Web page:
Under s. 24 of the Family Law Act, a court is authorized to grant possession of the matrimonial home to one of the spouses. Relevant factors in granting such an order include, but are not limited to the best interests of the children including the effects of a move and the wishes of the children as well as whether there is a history of family violence.
If a spouse obtains an order for exclusive possession, the accuser spouse has established the status quo such that they have sole possession of the matrimonial home. Once that is established, the courts are wary of disturbing the status quo in the interim period unless it is in the children’s best interest.
Furthermore, contravention of an order for exclusive possession carries with it a hefty punishment; pursuant to section 24, infringement of an order for exclusive possession renders the offending spouse liable for a maximum $5,000 fine and up to 90 days in jail for a first offence.
While a court may award an order for exclusive possession in many situations not involving violence or the threat thereof, the courts can sometimes be less forgiving where criminal charges have been laid. For instance, where abuse is alleged, a court may allow exclusive possession despite the cost of maintaining two households on a limited income (Wilson v Wilson).
Additionally, a court may not force the sale of the matrimonial home where it imposes unnecessary hardship on the accuser spouse (T (B) v T (G), 1997). In other instances, a court may grant an extended exclusive possession order (3 years, for example) with the option to the accuser spouse to purchase the accused spouse’s interest in the matrimonial home for a portion of that spouse’s net equity (Sloggett v Sloggett, 1989).
Finally, a court may hold an accused spouse liable for mortgage payments, hydro, and telephone expenses relating to the matrimonial home. Although the person with exclusive possession is generally responsible for such expenses, the presumption may be rebutted by reviewing the budgets of each spouse, the amount of support awarded, and the ability of the person in possession of the home to pay such expenses (Rintaluhta v Rintaluhta, 1987).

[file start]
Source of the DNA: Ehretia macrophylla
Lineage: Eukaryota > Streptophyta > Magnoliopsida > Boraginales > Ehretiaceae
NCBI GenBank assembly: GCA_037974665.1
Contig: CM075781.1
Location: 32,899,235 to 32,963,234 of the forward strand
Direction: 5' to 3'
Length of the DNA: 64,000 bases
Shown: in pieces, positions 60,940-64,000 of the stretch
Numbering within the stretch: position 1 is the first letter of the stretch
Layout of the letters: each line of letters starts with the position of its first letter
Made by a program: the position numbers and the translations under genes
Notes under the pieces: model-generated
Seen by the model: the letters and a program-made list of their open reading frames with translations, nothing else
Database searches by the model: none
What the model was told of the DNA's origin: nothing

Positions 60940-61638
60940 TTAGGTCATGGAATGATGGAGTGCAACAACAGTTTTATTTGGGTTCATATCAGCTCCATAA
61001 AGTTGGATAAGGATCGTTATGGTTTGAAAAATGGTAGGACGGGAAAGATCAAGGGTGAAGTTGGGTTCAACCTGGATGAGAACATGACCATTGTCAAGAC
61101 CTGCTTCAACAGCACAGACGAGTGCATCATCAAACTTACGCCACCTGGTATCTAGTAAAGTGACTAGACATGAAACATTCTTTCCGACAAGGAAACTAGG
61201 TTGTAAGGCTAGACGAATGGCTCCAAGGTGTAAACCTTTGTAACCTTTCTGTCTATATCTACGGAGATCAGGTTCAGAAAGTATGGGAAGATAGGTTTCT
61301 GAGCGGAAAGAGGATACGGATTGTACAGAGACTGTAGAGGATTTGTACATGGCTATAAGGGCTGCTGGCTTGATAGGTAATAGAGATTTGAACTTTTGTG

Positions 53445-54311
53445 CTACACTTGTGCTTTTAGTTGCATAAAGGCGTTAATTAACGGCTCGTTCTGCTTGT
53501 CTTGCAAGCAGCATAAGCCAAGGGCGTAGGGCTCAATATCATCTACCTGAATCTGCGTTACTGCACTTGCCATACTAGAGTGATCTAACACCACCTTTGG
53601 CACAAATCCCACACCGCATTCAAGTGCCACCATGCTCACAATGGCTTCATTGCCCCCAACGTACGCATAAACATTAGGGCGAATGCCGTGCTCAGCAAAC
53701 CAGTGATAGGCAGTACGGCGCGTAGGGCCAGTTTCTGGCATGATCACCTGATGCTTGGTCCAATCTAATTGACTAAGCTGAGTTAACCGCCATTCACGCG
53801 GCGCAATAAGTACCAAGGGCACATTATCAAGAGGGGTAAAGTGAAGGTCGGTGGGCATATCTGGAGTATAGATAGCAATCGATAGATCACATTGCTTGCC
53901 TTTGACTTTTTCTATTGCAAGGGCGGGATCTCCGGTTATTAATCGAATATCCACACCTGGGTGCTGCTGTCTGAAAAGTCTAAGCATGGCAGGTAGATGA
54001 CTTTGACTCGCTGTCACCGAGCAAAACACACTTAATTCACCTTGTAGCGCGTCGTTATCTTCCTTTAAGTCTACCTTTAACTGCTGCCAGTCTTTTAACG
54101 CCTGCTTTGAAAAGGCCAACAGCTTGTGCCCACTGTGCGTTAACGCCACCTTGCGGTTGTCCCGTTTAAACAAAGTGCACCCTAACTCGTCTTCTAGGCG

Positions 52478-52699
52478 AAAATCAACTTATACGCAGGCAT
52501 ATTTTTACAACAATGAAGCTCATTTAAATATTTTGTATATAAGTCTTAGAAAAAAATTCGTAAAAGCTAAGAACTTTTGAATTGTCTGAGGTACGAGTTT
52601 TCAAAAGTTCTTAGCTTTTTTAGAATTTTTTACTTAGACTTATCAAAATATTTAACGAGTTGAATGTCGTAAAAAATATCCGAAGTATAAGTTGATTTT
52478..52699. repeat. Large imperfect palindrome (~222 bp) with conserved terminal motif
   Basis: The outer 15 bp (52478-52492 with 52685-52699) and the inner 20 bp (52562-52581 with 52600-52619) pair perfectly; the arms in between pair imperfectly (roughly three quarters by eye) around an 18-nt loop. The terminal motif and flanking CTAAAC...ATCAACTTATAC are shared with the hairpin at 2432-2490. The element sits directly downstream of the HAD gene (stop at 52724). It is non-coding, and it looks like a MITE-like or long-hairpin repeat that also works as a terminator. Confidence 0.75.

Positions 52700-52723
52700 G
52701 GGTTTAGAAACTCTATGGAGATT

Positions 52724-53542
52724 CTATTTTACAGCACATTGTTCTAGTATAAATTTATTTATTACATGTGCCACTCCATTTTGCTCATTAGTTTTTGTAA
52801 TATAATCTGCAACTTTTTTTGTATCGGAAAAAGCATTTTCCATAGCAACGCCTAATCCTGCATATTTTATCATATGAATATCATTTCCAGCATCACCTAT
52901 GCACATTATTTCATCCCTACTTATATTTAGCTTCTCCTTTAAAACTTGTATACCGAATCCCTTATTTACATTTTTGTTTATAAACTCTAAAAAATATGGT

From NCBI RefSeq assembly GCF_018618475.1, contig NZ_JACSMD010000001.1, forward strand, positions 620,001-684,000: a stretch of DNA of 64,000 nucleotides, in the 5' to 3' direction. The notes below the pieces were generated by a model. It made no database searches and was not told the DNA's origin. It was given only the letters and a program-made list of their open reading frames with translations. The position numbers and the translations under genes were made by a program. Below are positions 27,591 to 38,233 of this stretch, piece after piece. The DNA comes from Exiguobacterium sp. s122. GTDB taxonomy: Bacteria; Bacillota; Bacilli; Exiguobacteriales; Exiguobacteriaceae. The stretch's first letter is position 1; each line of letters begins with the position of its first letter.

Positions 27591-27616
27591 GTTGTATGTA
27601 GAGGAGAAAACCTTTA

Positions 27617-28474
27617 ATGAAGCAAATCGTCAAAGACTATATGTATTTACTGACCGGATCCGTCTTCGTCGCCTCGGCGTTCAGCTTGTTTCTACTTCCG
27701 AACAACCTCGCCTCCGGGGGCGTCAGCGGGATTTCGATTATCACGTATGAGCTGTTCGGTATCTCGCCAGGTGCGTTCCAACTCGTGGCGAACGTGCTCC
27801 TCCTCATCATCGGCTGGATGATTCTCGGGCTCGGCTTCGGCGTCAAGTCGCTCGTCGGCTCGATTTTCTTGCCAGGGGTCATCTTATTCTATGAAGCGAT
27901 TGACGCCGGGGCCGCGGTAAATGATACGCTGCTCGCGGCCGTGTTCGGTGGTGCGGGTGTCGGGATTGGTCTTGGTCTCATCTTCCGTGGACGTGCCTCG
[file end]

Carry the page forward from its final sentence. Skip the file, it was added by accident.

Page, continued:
Moreover, the accused spouse may be affected when it comes time to sell the matrimonial home.
While joint owners in a matrimonial home have a prima facie right to the partition and sale of that home under the Partition Act, the court has a narrow window in which to exercise its discretion to refuse or delay partition.
Consequences of an Actual Conviction of Domestic Violence
(1) Supervised Access
If, in the end, a spouse is convicted of assault or any other crime against his or her spouse or children, any family law order made post-conviction will reflect this fact.
In addition to a term in prison, a parent who has been convicted of violence against a member of their immediate family may be limited to supervised access, at least on an interim basis. Section 34 of the Children’s Law Reform Act (CLRA) permits a court to direct a consenting person, a Children’s Aid Society or other organization to supervise the custody or access of a child.